At what current and voltage do typical resistors explode?

I don't have an explosion chamber, so I cannot test critical values.

1. If you explode resistors with too high current-voltage combination, does it damage your equipment, such as multimeter and DC-supplier, even in the explosion chamber?
2. How do I notice when a critical point for resistors is achieved, not touching the hot component?
3. I want to test a Zener diode for increasing voltage. I have a great amount of different diodes, but I have no idea which ones are Zener diodes. Which resistors and Zener diodes should I use and how do I find the right ones without exploding them?

In my experience, resistors and diodes burn, but they don't explode.

The only components that I've experienced exploding are tantalum capacitors when placed with the wrong polarity and transient voltage suppressors ("tranzorbs") when exposed to ~2x their rated voltage.

To determine which resistors or diodes to use, you can check their power rating. For example a typical through-hole resistor is rated for 0.25 W. Depending on how you're using the resistor, there are three equations that are useful to calculate the power dissipation:

1. Watts = volts * amps
2. Watts = volts * volts / ohms
3. Watts = amps * amps * ohms

For example, suppose you have a 10k resistor that you're using as a pull-up resistor for a pin on a 5 V microprocessor. The maximum power drawn by the chip through the resistor (by equation #2) will be 5 * 5 / 10000 = 0.0025 W, or 2.5 mW. That's fine even the tiniest surface mount resistors.

• The power dissipation is 25 W. If that's below the manufacturer's rating, everything is OK. If you don't know the manufacturer's rating, and you can't estimate it by the package dimensions, you should monitor the current and voltage for a while to see if the resistance is staying constant-- if it changes, either it will start to burn, or your device will stop working. If the resistance is constant, the resistor is doing its job. Commented Jun 5, 2010 at 18:56
• Electrolytic capacitors explode, too. I have a small scar to prove it. :) Commented Jun 5, 2010 at 22:21
• When I mentioned estimating by package dimensions, I meant that even if a resistor comes from an unknown source, its ability to dissipate heat is going to be roughly proportional to surface area, so you can make a good guess. For example, if it's a small cylinder, 2 mm diameter and 5 mm long, it can probably handle around 0.25 W. If it's the size of a hot dog, it's up in the 100 W area. Commented Jun 5, 2010 at 22:35
• I've had a TDA2030 explode (explode seems a bit generous for a little snapping sound) and threw shrapnel at my shirt. I've also seen some modems with split chips after a thunderstorm. I presume other IC's with hard shells can do the same if overloaded.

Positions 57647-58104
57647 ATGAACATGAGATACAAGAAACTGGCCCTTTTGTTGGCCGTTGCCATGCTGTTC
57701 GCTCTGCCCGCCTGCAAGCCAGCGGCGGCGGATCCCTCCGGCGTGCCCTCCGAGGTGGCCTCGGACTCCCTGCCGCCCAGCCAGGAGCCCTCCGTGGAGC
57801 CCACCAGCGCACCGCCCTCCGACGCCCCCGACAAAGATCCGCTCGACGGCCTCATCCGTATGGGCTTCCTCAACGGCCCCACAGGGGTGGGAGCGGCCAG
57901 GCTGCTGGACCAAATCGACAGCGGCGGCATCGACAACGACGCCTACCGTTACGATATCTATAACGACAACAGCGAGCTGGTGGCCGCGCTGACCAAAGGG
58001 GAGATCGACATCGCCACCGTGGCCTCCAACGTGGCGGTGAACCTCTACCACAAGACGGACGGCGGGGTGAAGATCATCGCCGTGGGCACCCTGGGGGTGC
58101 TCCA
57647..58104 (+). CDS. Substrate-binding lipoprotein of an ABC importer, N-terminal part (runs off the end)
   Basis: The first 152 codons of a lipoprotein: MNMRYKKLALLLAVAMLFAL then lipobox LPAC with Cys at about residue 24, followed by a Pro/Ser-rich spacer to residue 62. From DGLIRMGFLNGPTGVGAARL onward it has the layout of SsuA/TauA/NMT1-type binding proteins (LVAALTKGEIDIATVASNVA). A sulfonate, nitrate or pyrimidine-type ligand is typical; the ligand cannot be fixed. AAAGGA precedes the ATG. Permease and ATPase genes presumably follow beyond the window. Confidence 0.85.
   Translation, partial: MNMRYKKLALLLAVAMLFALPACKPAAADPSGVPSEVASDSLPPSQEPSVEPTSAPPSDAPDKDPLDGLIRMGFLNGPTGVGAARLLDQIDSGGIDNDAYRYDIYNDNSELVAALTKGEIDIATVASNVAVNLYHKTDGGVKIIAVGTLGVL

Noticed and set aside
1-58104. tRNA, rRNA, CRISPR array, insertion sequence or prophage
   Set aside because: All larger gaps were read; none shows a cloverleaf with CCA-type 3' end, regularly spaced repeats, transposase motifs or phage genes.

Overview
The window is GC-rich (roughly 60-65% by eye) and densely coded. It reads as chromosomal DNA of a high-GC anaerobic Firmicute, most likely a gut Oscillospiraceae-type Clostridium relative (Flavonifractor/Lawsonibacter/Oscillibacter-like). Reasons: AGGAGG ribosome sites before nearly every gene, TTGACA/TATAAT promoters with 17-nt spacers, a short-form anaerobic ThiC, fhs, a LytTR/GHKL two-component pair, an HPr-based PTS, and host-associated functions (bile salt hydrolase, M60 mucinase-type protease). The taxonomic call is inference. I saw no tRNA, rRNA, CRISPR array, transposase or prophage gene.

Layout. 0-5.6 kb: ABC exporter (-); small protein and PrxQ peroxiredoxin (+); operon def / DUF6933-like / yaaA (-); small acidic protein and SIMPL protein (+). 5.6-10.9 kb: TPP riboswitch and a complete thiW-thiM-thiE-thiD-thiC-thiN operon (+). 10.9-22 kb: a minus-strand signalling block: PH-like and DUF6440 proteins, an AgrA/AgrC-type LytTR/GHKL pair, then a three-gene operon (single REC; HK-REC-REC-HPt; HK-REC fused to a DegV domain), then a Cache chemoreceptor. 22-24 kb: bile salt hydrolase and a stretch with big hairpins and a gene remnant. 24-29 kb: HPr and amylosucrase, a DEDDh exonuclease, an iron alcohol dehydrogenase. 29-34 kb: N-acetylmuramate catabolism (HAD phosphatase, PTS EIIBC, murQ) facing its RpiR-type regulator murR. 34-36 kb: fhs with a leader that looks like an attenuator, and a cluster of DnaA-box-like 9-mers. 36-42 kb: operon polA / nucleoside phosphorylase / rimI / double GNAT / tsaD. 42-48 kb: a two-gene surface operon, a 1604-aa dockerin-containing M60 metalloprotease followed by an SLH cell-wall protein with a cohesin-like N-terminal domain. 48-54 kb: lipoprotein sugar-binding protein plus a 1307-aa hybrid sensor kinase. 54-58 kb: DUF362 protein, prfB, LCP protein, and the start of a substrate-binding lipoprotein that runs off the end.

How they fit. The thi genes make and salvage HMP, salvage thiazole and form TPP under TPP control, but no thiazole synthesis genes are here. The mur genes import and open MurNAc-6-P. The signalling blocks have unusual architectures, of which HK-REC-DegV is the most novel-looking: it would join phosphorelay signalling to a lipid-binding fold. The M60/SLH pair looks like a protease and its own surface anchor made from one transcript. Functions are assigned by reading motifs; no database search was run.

– XTL
Commented Jul 16, 2010 at 15:49
• I've had an NPN explode (sending shrapnel flying - not good!!), as well as a small IC. Oh, and the occasional electrolytic. Commented Oct 1, 2010 at 22:27

Manufacturers typically give a maximum voltage for a particular resistor range, such as 200V for a 250 mW resistor. That needs to be taken into account, as well as the power.

The maximum voltage has more to do with the package dimensions than blow-up issues - if the maximum voltage across the device is exceeded it may arc across the terminals effectively bypassing the device.

Resistors can fail both open and short depending on the nature of the stress exposed to it.

A typical multimeter in voltage mode is tens of megohms. Blowing a resistor while measuring its voltage will likely only damage the probes. If you're measuring current, it will depend on the meter. Is it fused? If so, the fuse should protect the meter.

The "critical point" for a resistor is solely based on its temperature. If it gets too hot, the internal structure breaks down and the part dies.

If you have some sort of current-limited DC source, set it to 5mA or so and use it directly to test for the zener effect in your unlabelled diodes. Otherwise, use the highest resistor you can find to keep the current to a minimum (recognize that the zener voltage varies with load current) and test away, reducing gradually once you get an idea of the approximate voltage. Keep the total power in the zener below a few hundred milliwatts for safety's sake (if you don't know what power they can handle).

• I think that using "the highest resistor you can find" won't work in some cases, particularly when that would be a 10MOhm resistor. I'd suggest using 20K ones, as that's only 1mA of current (and 20mW of power dissipated) even at 20V, which is probably the maximum voltage you would like to have zener diodes for. Commented Oct 2, 2010 at 16:24
• Point taken. The highest resistor you can find "within reason" would be a better answer. Commented Oct 3, 2010 at 18:48

I've seen a 1/4-watt 1K resistor explode when one end got connected inadvertently to line voltage while the other end was connected to a ground-referenced circuit. Interestingly, all the current that went through the resistor also went through an ADC input on a Microchip PIC (16C73 if I recall) but the processor chip suffered no apparent damage.